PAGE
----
in this position, but the faculty has
experienced many changes from last
AIL ninth grade pupils an request
ed by Supt. Moore to register Friday,
August 23, from 9:00-10:30 a. m.;
tenth grade, from 10:30-12:00 a. m.;
eleventh grade, from 1:00-2:30 p. m.;
twelfth grade, from 2:30-4:00 p. m.
Pupils from the first through the
eighth grades will report to their
home rooms on Wednesday, August
28, at 8:40 o'clock.
All boys and girls, who do not
have a bus driver's certificate and
are interested in qualifying for bus
driving, are requested to report at
the office of the . Farmville High
School, Wednesday, August 21, at
8:00 o'clock. From there, applicants
will be sent to Winterville for ex
amination, which will be held at 9.-00
Bora, who are interested in foot
ball, are requested to meet Mr. Har
rell from 3.-00 to 5:00 o'clock each
afternoon, beginning Thursday, Au
gust }5.
The first faculty meeting will be
held Tueeday, August 27, at 10:00
a. m.
Members of the faculty for this
term will be:
J. H. Moore. Farmville, Superin
W. C. Hawaii, Farmville, History
nd Athletics; Mrs. J. B. Joyner,
Farmville, ^igliah; Mrs. James Whe
leas, Jr., Farmville, Science and
French; Spanish, Commerce. Mathe
teachers. to be announced
are. W. C. HarreO, Farmville Vo
tl Home Economics; Vocation
al Agriculture, to be announced
Eighth grades Miss Ruth Speir,
Tarboro, Miss Jessie M. Morgan,
in. T>. P. Thomas and
Mrs. J. E. Bynum, Farmville;
hoe, other
Joeepb Batchelor,
Miss Marjorie Freeman,
J. H. Moore, Farm
, Miss Msriah Thompson, Stan
W. B. Carraway,
Virginia Uraelle.
Citizenship Is Welded
Together In Support of
FarmviDe's Chief Asset
Pioneer settler, of Farmville dioee
to honor the great agricultural hi
dustry, when in 1872, they selected a
,.*ne^for chartered town,
to?n the sue of a city block, and re
guested the North Carolina Assembly
to Hterally pot It on the map by the
act ?f incorporation.
Eight yean, later the census gave
*?mville a population of 111. The
Mat census report revealed a total
Population of 3,000, a gain of 46 per
??* over that of the previous ten
roar period.
Although Fmnville is surromded
by many of the finest farms in the
land and its business, ?ti???in|
religious and social life is on a pj
with other towns twice its size in the
State, every citizen of the town
knows that its growth and develop
ment has been due in large measure
to the Tobacco Market.
Forty-two years have passed sine*
a group of enterprising and ener
getic farmer-business men ho?d a
meeting to discuss the p~-tkilitiwi
of a tobacco sales market for Farm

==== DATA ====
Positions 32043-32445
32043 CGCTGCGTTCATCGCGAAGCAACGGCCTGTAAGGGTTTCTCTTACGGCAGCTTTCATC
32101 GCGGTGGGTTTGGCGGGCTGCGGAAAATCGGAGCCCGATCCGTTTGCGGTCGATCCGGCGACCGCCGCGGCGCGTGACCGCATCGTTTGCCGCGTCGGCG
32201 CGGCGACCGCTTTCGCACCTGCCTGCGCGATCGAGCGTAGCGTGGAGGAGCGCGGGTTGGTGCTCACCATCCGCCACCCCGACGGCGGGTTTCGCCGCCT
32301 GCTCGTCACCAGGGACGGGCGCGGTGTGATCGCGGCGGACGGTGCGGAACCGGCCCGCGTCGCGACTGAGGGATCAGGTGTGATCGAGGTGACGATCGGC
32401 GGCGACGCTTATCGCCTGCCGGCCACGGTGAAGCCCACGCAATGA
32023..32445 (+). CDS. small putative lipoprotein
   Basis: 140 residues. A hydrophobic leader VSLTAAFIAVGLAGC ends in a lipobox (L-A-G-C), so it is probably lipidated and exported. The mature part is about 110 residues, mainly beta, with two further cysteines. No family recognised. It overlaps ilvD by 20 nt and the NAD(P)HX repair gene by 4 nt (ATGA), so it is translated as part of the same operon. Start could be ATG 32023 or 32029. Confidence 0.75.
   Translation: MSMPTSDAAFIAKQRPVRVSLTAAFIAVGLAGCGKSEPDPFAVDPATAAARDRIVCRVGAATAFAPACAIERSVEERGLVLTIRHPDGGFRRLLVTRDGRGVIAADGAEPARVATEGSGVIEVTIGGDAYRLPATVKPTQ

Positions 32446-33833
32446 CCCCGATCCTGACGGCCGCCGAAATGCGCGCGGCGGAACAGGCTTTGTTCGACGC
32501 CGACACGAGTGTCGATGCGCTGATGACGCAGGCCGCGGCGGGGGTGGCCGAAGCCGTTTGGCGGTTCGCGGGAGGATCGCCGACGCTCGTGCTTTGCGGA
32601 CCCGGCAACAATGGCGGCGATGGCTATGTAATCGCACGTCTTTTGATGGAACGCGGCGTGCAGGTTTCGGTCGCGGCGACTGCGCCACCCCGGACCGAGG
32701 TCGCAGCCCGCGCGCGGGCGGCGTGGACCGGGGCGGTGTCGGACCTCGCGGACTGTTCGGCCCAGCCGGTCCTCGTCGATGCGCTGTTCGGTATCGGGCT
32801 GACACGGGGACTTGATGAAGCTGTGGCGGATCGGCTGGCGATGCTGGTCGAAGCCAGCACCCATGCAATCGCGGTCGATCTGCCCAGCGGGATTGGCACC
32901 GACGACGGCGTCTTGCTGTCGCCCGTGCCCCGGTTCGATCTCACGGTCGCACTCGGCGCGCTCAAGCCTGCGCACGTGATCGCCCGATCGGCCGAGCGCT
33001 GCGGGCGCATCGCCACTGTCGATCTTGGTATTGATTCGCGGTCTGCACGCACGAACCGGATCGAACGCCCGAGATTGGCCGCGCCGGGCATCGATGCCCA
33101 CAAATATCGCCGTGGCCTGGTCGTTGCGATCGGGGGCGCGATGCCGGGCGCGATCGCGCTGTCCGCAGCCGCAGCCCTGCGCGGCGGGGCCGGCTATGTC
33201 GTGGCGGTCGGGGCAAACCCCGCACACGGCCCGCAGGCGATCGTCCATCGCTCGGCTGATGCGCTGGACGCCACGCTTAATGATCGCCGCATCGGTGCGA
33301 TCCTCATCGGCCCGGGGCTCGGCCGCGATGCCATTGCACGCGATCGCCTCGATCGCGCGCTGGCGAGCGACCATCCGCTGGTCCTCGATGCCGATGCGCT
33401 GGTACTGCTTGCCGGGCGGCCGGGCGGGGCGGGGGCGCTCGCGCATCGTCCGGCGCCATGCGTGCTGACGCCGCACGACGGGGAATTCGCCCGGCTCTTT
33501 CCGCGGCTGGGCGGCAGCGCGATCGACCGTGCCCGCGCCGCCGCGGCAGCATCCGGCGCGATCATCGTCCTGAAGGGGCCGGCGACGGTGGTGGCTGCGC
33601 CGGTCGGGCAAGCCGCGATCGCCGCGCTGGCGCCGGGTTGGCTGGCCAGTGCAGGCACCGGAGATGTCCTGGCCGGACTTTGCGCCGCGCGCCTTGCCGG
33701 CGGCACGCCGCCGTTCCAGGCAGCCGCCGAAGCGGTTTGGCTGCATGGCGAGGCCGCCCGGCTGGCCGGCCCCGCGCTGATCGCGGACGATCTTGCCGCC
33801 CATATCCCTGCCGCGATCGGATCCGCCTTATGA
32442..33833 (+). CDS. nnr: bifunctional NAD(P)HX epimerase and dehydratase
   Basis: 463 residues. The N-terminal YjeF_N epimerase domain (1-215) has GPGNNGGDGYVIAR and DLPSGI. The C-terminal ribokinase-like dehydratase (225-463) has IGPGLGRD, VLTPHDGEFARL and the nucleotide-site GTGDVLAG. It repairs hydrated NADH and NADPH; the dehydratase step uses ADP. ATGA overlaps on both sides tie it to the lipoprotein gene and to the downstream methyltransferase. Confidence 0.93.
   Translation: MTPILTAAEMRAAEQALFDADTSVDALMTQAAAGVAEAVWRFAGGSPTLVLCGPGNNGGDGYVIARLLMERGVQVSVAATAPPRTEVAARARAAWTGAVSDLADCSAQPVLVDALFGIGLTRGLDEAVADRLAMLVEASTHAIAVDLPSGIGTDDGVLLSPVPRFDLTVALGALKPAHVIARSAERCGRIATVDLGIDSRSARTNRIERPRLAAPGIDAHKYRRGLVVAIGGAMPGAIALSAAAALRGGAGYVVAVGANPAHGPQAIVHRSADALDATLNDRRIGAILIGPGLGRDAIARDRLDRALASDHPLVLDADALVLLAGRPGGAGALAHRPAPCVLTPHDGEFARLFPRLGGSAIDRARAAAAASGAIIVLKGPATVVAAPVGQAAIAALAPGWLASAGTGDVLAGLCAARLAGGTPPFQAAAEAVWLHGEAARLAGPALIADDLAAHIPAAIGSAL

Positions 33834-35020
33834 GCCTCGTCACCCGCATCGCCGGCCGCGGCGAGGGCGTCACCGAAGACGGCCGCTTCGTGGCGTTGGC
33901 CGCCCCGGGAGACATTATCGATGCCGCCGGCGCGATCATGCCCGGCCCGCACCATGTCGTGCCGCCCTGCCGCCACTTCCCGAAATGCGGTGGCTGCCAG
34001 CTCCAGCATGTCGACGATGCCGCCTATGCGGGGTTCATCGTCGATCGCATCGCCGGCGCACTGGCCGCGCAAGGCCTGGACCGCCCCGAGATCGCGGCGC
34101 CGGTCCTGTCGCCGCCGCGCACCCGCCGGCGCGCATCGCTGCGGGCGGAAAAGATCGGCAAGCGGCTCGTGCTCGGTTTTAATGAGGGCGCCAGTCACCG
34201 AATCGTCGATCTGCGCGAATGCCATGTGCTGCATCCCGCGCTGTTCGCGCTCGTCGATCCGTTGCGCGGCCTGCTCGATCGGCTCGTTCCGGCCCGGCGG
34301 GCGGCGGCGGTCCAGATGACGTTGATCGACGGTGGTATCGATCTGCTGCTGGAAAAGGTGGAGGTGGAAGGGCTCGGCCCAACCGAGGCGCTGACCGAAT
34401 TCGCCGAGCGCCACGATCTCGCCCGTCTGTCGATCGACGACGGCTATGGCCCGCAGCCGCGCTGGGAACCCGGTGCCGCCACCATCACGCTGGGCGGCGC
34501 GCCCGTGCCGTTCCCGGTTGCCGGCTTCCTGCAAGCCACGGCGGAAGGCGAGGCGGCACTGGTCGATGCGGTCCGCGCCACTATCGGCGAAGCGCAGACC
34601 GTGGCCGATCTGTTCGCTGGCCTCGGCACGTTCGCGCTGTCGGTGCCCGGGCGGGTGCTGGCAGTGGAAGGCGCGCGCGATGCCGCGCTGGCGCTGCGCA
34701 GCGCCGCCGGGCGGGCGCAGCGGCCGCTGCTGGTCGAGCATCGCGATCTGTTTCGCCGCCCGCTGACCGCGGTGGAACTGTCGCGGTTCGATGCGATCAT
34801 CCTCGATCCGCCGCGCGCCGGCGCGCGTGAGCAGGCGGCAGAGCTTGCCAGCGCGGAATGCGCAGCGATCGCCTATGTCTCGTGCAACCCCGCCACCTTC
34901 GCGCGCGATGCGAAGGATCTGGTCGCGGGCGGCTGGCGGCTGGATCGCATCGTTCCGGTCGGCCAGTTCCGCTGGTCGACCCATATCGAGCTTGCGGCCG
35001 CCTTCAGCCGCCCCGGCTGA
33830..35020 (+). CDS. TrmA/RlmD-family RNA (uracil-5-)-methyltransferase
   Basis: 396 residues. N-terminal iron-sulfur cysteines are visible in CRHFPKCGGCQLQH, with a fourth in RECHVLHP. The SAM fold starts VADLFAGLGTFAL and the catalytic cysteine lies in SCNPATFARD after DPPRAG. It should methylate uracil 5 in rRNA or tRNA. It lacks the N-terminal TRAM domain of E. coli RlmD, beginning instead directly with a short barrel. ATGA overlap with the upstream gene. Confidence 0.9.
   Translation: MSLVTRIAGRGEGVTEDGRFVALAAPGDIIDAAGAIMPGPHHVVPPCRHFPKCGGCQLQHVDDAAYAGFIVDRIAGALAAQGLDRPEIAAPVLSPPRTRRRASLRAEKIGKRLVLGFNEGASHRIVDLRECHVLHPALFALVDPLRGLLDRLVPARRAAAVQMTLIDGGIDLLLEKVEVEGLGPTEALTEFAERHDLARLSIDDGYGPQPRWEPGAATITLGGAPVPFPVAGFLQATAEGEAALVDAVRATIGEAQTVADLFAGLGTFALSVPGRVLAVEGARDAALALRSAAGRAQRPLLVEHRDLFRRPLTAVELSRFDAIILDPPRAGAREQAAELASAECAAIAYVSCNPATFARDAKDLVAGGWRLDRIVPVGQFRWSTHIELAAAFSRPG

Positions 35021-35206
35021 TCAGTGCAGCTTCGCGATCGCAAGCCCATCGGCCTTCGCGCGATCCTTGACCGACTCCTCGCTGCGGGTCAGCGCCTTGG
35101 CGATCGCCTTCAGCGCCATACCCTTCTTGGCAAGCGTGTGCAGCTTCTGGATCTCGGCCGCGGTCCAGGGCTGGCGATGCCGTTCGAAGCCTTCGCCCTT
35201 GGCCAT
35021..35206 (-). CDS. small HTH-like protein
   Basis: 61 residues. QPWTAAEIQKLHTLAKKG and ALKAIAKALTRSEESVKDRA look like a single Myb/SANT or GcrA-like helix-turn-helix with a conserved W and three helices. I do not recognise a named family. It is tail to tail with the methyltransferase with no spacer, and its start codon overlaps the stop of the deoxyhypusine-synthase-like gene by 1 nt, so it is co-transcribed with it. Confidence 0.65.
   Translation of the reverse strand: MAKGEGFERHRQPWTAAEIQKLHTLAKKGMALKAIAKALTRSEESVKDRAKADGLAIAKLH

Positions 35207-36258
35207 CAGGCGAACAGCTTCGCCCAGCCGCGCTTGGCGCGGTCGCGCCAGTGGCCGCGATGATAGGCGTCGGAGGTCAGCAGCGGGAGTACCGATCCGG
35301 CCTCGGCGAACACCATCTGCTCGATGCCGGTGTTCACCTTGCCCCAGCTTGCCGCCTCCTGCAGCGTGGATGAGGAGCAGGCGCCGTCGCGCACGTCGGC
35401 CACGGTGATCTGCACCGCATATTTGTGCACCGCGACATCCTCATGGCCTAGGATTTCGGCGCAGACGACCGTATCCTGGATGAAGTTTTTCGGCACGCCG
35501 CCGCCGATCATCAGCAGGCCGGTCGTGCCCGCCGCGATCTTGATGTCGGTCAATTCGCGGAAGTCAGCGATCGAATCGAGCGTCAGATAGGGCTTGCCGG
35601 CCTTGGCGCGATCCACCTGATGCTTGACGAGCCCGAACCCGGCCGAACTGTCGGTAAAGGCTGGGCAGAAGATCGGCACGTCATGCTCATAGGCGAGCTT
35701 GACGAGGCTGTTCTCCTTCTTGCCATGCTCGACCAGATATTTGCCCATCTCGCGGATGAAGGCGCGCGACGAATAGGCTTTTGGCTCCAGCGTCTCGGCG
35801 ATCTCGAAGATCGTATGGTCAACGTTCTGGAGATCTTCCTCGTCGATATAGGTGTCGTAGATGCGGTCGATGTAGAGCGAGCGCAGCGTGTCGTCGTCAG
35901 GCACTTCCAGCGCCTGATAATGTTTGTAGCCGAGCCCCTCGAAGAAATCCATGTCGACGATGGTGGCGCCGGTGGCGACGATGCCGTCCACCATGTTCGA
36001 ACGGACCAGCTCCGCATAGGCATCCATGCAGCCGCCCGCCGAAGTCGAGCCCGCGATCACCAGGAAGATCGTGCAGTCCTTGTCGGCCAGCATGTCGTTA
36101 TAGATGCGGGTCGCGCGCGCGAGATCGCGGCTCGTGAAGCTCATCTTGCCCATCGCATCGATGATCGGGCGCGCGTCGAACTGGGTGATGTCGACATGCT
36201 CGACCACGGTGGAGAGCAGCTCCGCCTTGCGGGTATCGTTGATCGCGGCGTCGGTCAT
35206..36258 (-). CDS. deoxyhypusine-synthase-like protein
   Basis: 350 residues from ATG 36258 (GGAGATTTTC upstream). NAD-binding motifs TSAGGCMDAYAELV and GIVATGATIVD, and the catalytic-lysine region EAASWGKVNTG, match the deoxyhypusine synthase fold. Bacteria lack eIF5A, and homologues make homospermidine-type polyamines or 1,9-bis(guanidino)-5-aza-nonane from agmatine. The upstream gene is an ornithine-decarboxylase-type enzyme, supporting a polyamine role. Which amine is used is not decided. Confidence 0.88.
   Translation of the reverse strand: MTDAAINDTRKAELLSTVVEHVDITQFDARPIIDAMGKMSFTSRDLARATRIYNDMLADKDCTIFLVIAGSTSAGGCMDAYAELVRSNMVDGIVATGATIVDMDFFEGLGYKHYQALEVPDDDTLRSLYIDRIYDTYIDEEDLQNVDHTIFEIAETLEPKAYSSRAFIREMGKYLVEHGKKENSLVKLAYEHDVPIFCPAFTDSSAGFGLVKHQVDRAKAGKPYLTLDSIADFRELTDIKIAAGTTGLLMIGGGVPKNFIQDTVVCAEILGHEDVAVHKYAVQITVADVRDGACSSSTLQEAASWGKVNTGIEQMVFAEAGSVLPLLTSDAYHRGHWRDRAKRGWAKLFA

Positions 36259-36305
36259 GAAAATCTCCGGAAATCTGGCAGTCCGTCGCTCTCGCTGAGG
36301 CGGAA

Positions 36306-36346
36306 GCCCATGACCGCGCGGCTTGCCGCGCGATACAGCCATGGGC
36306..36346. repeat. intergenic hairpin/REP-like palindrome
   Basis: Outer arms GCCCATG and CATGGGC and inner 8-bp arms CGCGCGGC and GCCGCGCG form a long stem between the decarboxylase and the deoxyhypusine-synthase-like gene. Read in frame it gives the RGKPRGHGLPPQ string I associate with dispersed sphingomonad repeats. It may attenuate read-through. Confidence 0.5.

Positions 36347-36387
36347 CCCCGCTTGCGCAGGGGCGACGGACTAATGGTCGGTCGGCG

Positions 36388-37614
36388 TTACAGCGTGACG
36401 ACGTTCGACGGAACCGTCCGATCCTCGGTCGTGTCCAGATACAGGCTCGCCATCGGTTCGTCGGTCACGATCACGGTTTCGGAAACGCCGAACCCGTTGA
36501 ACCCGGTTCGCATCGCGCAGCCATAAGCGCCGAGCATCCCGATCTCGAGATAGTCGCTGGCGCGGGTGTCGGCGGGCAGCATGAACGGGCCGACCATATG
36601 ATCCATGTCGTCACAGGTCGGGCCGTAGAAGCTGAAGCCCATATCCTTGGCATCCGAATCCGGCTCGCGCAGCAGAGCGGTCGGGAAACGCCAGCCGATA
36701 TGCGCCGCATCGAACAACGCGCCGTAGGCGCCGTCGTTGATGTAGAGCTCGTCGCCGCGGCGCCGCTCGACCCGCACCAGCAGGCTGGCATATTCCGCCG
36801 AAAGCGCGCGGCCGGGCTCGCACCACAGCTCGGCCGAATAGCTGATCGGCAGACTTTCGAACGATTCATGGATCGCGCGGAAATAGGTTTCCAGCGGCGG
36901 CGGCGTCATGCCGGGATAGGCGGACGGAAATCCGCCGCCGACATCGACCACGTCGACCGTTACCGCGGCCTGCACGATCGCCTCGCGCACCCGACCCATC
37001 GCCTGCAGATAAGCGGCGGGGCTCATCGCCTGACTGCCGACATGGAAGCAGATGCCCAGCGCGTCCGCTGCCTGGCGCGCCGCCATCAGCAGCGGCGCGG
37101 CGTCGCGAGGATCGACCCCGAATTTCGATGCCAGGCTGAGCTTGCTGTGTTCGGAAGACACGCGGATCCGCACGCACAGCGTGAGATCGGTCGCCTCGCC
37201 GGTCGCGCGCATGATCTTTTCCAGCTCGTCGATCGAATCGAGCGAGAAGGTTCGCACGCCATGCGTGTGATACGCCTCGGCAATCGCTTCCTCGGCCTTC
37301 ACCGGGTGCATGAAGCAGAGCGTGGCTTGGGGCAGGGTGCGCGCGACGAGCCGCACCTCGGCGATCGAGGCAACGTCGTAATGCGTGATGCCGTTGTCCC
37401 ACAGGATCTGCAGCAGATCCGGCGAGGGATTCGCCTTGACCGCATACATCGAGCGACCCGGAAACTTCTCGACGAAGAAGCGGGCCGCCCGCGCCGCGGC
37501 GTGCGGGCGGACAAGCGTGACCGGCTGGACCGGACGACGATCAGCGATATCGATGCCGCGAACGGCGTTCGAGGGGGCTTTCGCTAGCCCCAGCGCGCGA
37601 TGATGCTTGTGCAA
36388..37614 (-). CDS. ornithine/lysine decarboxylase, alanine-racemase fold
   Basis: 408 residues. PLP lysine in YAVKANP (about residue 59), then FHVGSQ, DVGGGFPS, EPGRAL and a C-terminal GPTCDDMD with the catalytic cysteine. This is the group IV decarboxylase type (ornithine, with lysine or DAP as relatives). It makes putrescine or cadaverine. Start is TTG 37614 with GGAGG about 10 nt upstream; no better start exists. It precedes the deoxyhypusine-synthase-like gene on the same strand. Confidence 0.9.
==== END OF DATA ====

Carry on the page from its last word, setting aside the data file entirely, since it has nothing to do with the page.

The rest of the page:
villa. They talked about the great
quantity of tobacco raised in this
vicinity, of its superior quality and
of the immediate need for leaf ?
facilities right here in Farmville.
"Hie idea was broadcast and grew
in favor by leaps and bounds until a
few weeks later a company of local
people ?m formed, the contract for
two frame warehouses was let wd
foundations were laid on the opposite
comers of Wilson and Fields streets.
The market has grown steadily
from the very first season and when
the frame buildings burned some 88
Fears ago, the present group of
gigantic brick structures rose from
their ashes to bring into
a modern tobacco town, which is a
model of compactness, convenience
and efficiency.
From the beginning, four factors
constituted a guarantee of adequate
support of the Farmville market;
warehousemen of great vision and
*eal; a Tobacco tioard of Trade, or
ganised in 1807 with representatives
from every firm, corporation and
Parson identified with the sole of
tobacco on the floors, which has
functioned like a fraternity; buy
ers, a majority of whom
or return for
have consistently
interest and pride in the
high standard set forXHJrkat,
and a citizenship that has welded it
self together in unflagging loyalty
and the carrying forward of pfams
tor its progress.
A separate tribute to each of the
outstanding pioneer warehousemen,
tobacconists and business men. ot
Farnmlle, who laid the foundations
for the growth of the market and for
its rapid development and ?uw?
would be in order. Most of the
Farraville citizens know or knew
them personally, they are held in
highest; esteem and posterity will re
cord their signal achievements and
honor their memory.
The early thirties saw the Farm
ville market pruning the crises of
devastating prices, of closed markets,
controlled production and a long
siege of -panic, palsy and poverty,
when business in general was
threatened with collapse, but dti
aens have been privileged to see it
rise to new heights since the back
bone at depression was broken.
Following the pattern set by the
government, and with the entire co
operative strength of the
behind it, the FarmviUe n
vived that critical period
made gnat
I of the
? V ' ? , ?